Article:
Untitled by Luciano Pelosi, 2017
This is a very important image as it illustrates the New-Criticism Fallacy that meaning is found solely in the work. It also provokes a discussion between many Intentionalists who maintain that if the intention is not successfully outworked in the image, then intention is not relevant to the meaning. Here the artist’s intention is deliberately oblique,not just in the work’s symbolism but also in the title. However, the artist revealed in interviews that the two mugs, the knives and the grapes symbolize indifferent ways the number eleven. The artist explains that the work shows the Armistice date 11/11/11 signalling the end of the First World War.
6. Art practices that blur the roles of authorship
Intentists decided to take a collection of Facial Composites (artist’s sketches) of an eye-witnesses’ memory of a suspect and re-appropriate them as works of art in an exhibition. There are many layers of authorial complexity here. Firstly, the Intentists were obviously not the original creator of the work. However, the police artist is also not the sole creative force. In fact, even though he brings skill, the creative decisions of composition reside mainly with the witness – if the portrait will have any likeness. This can be made further complicated since the artist’s sketch is often a composite of several eye-witness descriptions.
Another are a where Intentists have pursued these blurred lines is the the area of restoration. There have been numerous debates on whether extensive restoration (such as in Michaelangelo’s Sistine Chapel) was the right thing to do, however, Intentists are more concerned about the role of the artist. Intentists are well-known for the sound-bite ‘No creative input, no meaning input’, so how does this stance effect an Intentist’s understanding of restoration? Some restored work have had skilled restorers re-touching the work in occasionally quite intrusive ways.
The Intentists therefore presented several restored works as new works of art. The listed artist was ‘x’ (the restorer) ‘After ‘y” (the original artist.)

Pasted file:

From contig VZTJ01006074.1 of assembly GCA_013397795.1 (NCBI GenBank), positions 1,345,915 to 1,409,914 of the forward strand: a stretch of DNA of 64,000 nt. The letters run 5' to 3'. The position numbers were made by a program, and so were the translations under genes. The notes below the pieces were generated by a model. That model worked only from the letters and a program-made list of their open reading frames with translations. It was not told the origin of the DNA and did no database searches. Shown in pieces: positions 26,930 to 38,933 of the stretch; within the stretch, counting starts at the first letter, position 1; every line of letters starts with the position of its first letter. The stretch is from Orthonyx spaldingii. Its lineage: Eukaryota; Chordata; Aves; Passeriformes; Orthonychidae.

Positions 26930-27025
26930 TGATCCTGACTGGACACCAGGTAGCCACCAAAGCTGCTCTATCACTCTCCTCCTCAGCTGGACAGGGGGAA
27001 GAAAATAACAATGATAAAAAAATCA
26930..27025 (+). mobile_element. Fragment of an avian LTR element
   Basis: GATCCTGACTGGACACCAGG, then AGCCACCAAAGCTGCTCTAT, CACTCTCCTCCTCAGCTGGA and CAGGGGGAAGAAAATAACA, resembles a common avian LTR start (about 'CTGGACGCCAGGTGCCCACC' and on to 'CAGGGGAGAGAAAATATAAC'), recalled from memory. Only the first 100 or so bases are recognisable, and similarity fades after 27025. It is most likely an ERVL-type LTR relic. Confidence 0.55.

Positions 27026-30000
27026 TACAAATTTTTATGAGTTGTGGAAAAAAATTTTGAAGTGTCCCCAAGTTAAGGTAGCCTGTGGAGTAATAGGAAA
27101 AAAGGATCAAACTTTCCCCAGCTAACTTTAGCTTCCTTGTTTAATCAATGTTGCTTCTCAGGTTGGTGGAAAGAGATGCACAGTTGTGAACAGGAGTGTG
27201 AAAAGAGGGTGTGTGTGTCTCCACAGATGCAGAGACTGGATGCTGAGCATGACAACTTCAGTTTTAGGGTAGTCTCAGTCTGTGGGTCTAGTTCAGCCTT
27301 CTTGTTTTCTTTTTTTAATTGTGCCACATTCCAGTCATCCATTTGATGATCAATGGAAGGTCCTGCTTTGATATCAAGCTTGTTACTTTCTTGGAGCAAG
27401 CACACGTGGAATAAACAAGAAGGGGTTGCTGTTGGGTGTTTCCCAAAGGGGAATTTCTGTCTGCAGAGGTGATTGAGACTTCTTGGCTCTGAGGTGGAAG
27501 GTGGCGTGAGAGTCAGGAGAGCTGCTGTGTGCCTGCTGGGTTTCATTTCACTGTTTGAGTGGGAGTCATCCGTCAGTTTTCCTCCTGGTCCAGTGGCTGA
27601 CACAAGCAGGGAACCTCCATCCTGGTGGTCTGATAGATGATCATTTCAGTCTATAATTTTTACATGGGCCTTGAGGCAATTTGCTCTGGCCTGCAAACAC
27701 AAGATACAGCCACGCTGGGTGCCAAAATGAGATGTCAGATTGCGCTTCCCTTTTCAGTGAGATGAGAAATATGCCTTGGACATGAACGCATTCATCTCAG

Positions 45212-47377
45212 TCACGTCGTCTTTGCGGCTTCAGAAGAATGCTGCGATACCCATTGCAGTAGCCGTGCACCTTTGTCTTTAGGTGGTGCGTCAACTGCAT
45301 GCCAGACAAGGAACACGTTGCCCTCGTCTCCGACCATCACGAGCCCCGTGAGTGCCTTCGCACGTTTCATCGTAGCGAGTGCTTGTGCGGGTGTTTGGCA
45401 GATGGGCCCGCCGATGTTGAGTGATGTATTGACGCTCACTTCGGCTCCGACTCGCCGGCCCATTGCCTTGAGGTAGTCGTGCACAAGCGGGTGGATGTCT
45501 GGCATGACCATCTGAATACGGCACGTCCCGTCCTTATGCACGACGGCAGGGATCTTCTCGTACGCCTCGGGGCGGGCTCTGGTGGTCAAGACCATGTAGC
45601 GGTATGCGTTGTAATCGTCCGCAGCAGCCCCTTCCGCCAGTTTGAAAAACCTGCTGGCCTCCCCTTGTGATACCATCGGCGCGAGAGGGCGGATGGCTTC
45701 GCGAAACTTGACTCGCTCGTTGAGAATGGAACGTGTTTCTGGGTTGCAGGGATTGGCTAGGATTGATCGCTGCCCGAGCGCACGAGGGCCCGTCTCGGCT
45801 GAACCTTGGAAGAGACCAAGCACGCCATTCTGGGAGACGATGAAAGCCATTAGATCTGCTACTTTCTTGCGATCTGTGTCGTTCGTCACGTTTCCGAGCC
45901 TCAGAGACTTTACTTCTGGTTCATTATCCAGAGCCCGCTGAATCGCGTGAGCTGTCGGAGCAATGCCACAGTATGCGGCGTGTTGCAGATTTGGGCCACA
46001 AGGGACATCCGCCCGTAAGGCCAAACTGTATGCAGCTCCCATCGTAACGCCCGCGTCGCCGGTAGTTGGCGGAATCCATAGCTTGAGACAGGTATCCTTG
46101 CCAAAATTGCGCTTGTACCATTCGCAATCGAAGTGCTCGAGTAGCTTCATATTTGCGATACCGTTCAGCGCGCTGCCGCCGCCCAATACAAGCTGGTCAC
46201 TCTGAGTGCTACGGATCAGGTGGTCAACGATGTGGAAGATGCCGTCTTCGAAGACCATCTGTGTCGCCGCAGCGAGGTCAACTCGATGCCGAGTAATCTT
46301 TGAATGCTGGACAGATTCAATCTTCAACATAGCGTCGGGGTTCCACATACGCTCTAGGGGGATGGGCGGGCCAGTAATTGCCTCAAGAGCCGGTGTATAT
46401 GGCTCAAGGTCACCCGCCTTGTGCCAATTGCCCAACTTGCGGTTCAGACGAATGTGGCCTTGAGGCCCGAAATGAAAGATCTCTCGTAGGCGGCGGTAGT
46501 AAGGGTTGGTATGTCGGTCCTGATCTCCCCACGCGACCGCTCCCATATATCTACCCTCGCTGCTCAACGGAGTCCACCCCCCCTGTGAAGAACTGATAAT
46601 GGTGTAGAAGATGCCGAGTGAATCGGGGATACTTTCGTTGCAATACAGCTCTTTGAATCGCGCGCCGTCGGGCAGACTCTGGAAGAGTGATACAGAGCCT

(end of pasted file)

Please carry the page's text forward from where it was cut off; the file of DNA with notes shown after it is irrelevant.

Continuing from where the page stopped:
7. Art that demonstrates that artist intention can be as important as the work.
There is an argument among Intentionalists that has been expressed in various ways. The argument is predicated on the assumption that intention imbues a thing with additional properties. For example, are a parrot’s words as significant as the same intentionally uttered to create meaning? Intentists have illustrated the point by comparing a hyper realistic painting of nature with nature itself. If nature is the sum of millions of years of blind chance, does it mean the same as an artist recreating it with motive and artistic intention? The work above entitled ‘First and Second Slip’ illustrates this. There is a piece of slip that had fallen off the artist’s work station and was about to be disposed of. However, the artist decided to take another piece of clay, add water and shape it to be very similar to the first. Visually they appear the same. However one is waste and the other was carefully shaped with creative intention to make a statement about intention. In sum, demonstrating that since the work appears the same and has the same physical properties, meaning here must be found outside of the work (in the artist’s intention.) The fact that the artist has not disclosed which piece of clay is which and it is impossible to discern it from the work alone makes this piece more impactful.